The city of Eretria lies northwest of Chalkis, across from Attic Oropos, in the fertile plain surrounded by the hills of Voudochi to the west and Zervouni to the east. Eretria, the 'rowing city' of the ancient Greeks, named after the verb eretto (=to row), was a great naval force, which had a number of colonies on the coasts of the Aegean, on various islands, and in Italy, since the eighth century BC.

Pottery sherds of the end of the Neolithic period, although not related to specific architectural remains, indicate that the site was inhabited during that period and that it had contacts with the Aegean and the North. In the Early and Middle Helladic periods, the settlement developed in the area between the temple of Apollo Daphnephoros and the agora of the later city, and on the acropolis. The few architectural remains of this early town include a pottery kiln, which demonstrates that industrial activities took place within the settlement. Although limited in number, the finds from the Mycenaean levels suggest a high living standard, confirming references on the Eretrians by Homer in his Catalogue of Ships (Iliad). Even so, Eretria was probably not a major urban centre during this period.

Eretria began to develop a more urban character from the eighth century BC. Temples were established inside the Mycenaean fortified acropolis, and the town's main nucleus was moved to the agora, further south. Eretria participated actively in the first Greek colonization, founding colonies in the North (Pantikapaion and Phanagoreia in the Crimea) and West (Pithikouses in Italy, colonization of Corfu). It also became a major commercial centre with contacts throughout the eastern Mediterranean, as demonstrated by the discovery of Eretrian pottery on the shores of Asia Minor, Syria, and Lebanon, and in Cyprus. Eretria's rapid expansion worried the city of Chalkis, leading the two cities to the so-called Lilantine war (Herodotus 5.99, Thucydides 1.15.3).

Despite the war's negative outcome for Eretria, the city continued to thrive in the Archaic period and participated actively in the second colonization period. Eretria minted its own coins in the last quarter of the sixth century BC and became a democratic state at the end of the sixth century BC. It helped Miletus's revolt against the Persians in 494 BC (Herodotus 6.99, 7.101; Stabo 3.448.5; Pausanias 7.10.2); as a result Miletus was destroyed by Datis and Artaphenes four years later, in 490 BC. The Eretrians fought alongside the Greeks in the naval battle off Artemision and participated in the battles of Salamis and Plataiai. Although initially involved in the First Athenian League, Eretria fought against Athenian hegemony in 411 BC and subsequently thrived economically. It is during this period that the city's fortification wall was strengthened and that new houses and grand public buildings, such as the west gate and theatre, were built. During the fourth century BC, the city was governed by tyrants who invariably sided with either Athens or Thebes.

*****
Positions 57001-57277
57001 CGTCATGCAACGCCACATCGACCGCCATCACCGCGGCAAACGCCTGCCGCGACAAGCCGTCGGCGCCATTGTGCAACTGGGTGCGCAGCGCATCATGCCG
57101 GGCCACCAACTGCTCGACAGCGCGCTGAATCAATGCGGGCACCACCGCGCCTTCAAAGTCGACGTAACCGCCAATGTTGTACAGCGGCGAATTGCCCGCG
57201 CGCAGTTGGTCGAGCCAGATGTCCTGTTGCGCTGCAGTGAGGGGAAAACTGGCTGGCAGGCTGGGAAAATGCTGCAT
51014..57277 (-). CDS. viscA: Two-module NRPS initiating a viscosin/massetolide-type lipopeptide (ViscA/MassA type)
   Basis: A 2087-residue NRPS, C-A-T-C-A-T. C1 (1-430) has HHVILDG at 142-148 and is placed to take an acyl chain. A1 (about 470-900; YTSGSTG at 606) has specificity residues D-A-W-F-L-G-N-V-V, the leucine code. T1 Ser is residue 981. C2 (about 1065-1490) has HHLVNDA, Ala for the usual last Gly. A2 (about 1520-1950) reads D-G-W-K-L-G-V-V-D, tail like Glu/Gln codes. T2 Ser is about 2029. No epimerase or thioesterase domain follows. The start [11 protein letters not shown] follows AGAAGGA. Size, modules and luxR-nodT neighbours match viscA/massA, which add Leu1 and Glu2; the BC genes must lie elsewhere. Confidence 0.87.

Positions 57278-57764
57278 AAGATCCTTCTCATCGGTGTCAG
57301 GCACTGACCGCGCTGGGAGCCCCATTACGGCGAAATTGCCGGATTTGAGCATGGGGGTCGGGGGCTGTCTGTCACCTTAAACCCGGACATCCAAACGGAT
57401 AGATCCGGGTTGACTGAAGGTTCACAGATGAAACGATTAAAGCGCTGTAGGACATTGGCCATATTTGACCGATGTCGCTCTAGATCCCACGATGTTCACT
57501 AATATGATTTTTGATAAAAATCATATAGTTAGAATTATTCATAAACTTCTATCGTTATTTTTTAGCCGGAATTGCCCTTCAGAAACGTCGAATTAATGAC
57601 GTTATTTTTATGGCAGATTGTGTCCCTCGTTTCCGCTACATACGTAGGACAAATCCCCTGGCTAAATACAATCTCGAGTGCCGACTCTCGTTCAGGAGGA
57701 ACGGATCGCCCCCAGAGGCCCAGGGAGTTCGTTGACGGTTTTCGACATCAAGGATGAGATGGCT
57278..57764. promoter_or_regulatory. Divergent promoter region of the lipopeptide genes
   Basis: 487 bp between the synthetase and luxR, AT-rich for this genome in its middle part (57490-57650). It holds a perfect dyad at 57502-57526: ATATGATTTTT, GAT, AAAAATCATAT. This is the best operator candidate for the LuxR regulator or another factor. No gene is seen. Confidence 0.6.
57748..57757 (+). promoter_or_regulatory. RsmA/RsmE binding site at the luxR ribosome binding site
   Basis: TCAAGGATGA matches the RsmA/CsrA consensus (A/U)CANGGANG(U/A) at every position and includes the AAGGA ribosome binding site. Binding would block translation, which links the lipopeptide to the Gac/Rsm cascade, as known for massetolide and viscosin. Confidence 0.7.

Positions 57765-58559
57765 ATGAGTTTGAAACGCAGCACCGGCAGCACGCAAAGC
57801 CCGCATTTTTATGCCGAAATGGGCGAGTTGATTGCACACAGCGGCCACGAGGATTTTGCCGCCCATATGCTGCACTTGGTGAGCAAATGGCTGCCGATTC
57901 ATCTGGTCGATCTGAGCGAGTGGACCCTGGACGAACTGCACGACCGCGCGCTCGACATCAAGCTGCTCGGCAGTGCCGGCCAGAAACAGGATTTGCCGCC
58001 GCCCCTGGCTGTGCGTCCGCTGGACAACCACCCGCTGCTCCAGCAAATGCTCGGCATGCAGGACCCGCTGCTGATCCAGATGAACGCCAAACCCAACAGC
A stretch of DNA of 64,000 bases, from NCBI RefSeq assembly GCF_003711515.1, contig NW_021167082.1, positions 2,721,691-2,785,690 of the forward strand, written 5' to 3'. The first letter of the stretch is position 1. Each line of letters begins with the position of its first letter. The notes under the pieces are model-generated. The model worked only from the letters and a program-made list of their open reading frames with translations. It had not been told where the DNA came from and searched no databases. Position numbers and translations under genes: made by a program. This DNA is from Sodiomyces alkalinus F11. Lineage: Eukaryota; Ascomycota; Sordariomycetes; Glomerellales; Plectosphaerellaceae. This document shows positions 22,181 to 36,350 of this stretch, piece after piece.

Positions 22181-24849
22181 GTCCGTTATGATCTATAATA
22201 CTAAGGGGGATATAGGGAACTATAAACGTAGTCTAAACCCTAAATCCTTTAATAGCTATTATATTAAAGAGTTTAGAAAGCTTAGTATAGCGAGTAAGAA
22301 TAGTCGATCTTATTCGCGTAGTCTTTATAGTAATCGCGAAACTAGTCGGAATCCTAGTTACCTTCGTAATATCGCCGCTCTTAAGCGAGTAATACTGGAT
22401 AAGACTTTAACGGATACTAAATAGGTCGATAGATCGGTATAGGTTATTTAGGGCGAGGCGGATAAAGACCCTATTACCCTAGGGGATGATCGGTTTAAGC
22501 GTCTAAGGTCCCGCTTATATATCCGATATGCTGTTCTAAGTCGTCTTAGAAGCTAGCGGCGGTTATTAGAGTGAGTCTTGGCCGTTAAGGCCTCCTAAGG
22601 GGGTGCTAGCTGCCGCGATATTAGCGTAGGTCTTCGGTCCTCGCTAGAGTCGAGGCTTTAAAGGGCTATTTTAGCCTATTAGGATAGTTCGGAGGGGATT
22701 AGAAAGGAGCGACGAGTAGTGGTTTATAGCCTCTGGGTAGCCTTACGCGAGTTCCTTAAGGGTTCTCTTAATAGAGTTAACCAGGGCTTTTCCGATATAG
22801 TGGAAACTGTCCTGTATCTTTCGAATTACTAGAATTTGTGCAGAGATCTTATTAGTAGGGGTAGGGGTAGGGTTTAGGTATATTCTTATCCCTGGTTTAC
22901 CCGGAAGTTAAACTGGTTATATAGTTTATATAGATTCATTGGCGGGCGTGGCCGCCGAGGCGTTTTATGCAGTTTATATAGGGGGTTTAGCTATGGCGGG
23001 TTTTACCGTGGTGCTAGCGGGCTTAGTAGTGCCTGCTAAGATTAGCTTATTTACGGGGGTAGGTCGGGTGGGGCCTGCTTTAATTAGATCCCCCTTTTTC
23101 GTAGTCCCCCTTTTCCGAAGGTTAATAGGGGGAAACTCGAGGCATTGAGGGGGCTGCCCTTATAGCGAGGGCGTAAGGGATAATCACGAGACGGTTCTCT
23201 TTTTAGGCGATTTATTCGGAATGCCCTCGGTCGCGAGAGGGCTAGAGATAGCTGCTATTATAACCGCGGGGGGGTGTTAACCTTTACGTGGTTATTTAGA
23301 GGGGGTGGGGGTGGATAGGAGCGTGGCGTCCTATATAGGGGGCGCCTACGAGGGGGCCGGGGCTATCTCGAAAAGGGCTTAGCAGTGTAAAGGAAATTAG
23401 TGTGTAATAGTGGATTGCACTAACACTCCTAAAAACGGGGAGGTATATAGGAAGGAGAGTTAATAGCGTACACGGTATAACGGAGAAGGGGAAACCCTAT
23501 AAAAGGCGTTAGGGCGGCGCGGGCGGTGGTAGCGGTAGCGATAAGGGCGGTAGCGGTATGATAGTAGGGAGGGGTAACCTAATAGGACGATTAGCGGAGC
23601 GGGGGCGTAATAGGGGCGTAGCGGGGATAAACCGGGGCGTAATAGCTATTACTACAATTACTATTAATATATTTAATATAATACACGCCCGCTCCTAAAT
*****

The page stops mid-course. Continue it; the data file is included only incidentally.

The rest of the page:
After the battle of Cheroneia, in 338 BC, Eretria found itself under Macedonian dominion and a new period of economical and cultural prosperity began. The city walls were repaired and extended, new private and public buildings were erected, terracotta workshops were established, and the theatre acquired its final form. The stadium and upper gymnasium were built during this period, together with a second gymnasium or palaestra, which probably included a temple of goddess Eileithea (protector of childbirth), near the port. Stoas were erected along the four sides of the agora, and several monuments (the Tholos being the most noteworthy of these), temples and fountain houses, adorned it. Philoxenos, painter of the panel depicting the battle of Issos, the dramatist Achaios, and the philosopher Menedemos, founder of the Eretrian School, all lived in Eretria. The Macedonian kings Kassandros, Demetrios Poliorketis, and Antigonos Gonatas also spent time in the city. The Romans conquered and destroyed Eretria in 198 BC, which marked the beginning of the city's decline. In 87 BC, Eretria sided with Mithridates, King of Pontus, against the Romans, who destroyed the city for the second time a year later. The city was subsequently abandoned.

Cyriac of Ancona provided the earliest modern account and sketches of ancient Eretria in 1436. Several other early travellers, including Vincenzo Coronelli, William Martin Leake, Charles Robert Cockerell, and Ludwig Ross, visited the area and provided information on the ancient city. The site was first excavated by Christos Tsountas in 1885, followed by the American School of Classical Studies at Athens in 1891-1895. Konstantinos Kourouniotis and, later, I. Papadakis continued the excavations, before the Archaeological Service and the Archaeological Society of Athens took over in the early twentieth century. The Swiss Archaeological School at Athens have excavated the city's west sector, where the temple of Apollo Daphnephoros lies, since 1962.